Potential Target Found for Triple-Negative Breast Cancer Treatment

Research examines long non-coding RNAs as biomarkers and therapeutic targets.

Researchers may have found a key component to develop a targeted drug that can treat triple-negative breast cancer (TNBC) in a recent study.

TNBC is an aggressive form of breast cancer that is difficult to treat and has the potential to reoccur and spread. Of all diagnosed breast cancers, TNBC occurs in about 10 to 20% of patients.

"Triple-negative breast cancer continues to be a severe health problem, demanding the consideration of emerging long non-coding RNAs as biomarkers and therapeutic targets in combatting this disease," said study co-author Liquing Yang, PhD.

The study, which was performed by scientists at the University of Texas MD Anderson Cancer Center, looked at data from The Cancer Genome Atlas (TCGA) that studied genomic changes in more than 20 different cancers.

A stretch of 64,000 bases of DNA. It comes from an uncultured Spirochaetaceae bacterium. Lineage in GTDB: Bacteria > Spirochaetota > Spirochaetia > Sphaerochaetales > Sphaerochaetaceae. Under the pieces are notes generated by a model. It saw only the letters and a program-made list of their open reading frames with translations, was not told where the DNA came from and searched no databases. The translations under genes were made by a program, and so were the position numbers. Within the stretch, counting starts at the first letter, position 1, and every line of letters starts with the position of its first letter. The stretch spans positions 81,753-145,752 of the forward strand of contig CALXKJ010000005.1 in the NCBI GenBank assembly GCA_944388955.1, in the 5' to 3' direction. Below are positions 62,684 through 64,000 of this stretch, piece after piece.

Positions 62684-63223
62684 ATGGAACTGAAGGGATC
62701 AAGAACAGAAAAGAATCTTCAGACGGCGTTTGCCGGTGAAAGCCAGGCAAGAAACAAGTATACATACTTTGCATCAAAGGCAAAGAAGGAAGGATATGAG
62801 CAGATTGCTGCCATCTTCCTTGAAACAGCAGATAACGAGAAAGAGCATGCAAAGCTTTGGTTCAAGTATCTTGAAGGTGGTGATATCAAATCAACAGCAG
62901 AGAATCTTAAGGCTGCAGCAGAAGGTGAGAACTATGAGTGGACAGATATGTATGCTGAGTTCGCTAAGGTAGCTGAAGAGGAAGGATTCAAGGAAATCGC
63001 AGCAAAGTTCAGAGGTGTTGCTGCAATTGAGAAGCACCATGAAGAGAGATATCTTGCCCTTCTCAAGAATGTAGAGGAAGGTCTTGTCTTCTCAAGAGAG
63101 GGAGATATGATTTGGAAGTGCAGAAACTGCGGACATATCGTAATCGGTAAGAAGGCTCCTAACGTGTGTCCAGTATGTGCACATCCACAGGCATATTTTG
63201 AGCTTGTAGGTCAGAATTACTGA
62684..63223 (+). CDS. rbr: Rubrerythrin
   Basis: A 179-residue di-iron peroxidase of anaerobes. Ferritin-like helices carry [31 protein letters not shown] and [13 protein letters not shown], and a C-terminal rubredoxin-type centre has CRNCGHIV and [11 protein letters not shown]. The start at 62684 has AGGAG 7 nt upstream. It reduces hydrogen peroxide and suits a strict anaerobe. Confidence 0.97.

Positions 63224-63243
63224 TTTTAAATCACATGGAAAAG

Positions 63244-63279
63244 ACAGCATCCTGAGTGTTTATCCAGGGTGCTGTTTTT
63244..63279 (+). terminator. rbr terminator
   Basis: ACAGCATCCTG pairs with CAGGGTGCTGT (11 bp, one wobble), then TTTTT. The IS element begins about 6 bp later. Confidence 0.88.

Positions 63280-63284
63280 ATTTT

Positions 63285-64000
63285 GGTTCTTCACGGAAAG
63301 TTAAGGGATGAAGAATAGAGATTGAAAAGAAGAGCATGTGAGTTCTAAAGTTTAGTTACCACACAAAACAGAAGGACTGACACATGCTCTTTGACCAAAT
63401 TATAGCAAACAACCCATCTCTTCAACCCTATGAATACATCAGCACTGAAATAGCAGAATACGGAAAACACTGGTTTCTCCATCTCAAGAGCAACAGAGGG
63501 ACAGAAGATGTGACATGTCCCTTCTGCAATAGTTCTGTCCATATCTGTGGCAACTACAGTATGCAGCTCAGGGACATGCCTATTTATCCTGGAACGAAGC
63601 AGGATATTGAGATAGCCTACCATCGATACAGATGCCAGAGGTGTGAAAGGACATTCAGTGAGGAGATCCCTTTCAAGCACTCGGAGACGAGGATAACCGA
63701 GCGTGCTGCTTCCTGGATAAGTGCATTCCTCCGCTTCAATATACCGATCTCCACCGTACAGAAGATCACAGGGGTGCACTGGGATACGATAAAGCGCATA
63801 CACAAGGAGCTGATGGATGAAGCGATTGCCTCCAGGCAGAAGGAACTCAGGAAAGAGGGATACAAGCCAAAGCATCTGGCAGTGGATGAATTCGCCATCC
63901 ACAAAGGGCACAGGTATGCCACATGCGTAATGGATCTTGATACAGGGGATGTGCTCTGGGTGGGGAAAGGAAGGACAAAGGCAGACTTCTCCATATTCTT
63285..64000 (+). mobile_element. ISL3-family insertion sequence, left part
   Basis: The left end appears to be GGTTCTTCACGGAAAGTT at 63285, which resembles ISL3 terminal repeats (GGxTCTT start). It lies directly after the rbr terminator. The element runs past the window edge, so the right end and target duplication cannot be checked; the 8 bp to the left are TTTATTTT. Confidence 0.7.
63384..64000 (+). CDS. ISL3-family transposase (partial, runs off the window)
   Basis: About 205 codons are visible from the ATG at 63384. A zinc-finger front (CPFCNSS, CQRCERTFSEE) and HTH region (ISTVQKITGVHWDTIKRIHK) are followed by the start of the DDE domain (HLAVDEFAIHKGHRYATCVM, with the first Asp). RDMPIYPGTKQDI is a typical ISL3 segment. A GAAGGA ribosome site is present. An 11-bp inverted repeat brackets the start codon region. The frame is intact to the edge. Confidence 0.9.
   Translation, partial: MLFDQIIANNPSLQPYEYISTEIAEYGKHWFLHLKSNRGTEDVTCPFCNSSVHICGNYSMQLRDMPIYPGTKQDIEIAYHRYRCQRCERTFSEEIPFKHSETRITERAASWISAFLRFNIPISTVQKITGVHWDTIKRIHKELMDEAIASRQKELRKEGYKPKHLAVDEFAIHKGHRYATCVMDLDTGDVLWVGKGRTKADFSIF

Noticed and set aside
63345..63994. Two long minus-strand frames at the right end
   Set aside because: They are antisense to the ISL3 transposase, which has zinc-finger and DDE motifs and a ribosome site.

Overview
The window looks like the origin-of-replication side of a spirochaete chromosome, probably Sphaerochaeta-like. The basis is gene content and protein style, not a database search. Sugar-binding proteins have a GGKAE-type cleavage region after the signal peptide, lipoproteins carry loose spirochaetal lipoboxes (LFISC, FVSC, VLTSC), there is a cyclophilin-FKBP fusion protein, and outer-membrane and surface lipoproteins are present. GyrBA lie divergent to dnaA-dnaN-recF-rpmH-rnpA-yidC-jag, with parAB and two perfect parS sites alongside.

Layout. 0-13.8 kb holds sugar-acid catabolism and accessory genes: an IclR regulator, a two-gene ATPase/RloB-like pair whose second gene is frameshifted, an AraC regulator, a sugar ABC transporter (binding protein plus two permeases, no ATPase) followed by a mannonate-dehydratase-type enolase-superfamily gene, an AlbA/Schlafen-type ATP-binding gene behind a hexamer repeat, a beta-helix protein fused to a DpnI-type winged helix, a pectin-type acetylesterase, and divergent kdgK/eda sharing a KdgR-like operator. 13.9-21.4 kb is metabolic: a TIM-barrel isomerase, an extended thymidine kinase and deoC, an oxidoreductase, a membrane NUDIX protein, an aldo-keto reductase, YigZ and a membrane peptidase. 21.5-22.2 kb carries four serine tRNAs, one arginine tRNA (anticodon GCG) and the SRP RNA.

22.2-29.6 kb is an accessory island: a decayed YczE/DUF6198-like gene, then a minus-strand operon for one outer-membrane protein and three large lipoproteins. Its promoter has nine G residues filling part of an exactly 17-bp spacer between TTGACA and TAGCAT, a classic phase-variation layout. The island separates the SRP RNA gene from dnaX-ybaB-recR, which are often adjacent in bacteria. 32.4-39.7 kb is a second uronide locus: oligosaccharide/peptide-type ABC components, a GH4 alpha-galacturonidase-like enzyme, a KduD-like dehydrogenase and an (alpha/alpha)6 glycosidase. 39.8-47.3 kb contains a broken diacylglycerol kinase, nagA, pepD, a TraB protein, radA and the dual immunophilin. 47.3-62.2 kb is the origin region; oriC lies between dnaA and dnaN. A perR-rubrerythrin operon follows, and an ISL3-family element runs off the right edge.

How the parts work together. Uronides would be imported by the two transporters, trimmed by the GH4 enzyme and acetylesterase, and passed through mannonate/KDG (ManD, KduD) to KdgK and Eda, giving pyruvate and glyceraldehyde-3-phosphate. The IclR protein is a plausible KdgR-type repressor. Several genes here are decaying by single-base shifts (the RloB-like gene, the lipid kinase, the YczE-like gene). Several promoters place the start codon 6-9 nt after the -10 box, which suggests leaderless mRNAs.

The results of the study, which were published in Nature Cell Biology, showed that molecular non-coding RNAs (IncRNA), also known as LINK-A, activates HIF-1 signaling in TNBC. HIF-1, which has been shown to regulate breast cancer progression, is a signaling pathway that is overexpressed in numerous cancers.

"The LINK-A dependent HIF1 signalizing cascade and the consequent effects on cancer cells implicate LINK-A and LINK-A interacting kinases and receptors as promising therapeutic targets for TNBC," Yang said.

Co-author Chunru Lin, PhD, was able to confirm 4 sites for phosphorylation during the study, which are able to impact key cellular functions by turning protein enzymes on and off.

"Our study identified four previously unknown phosphorylation sites in a LINK-A regulated signaling pathway," Lin said. "These events predict a worse outcome in TNBC patients suggesting that the LINK-A pathway plays a critical role in this disease and may provide wide-ranging therapeutic treatment targets."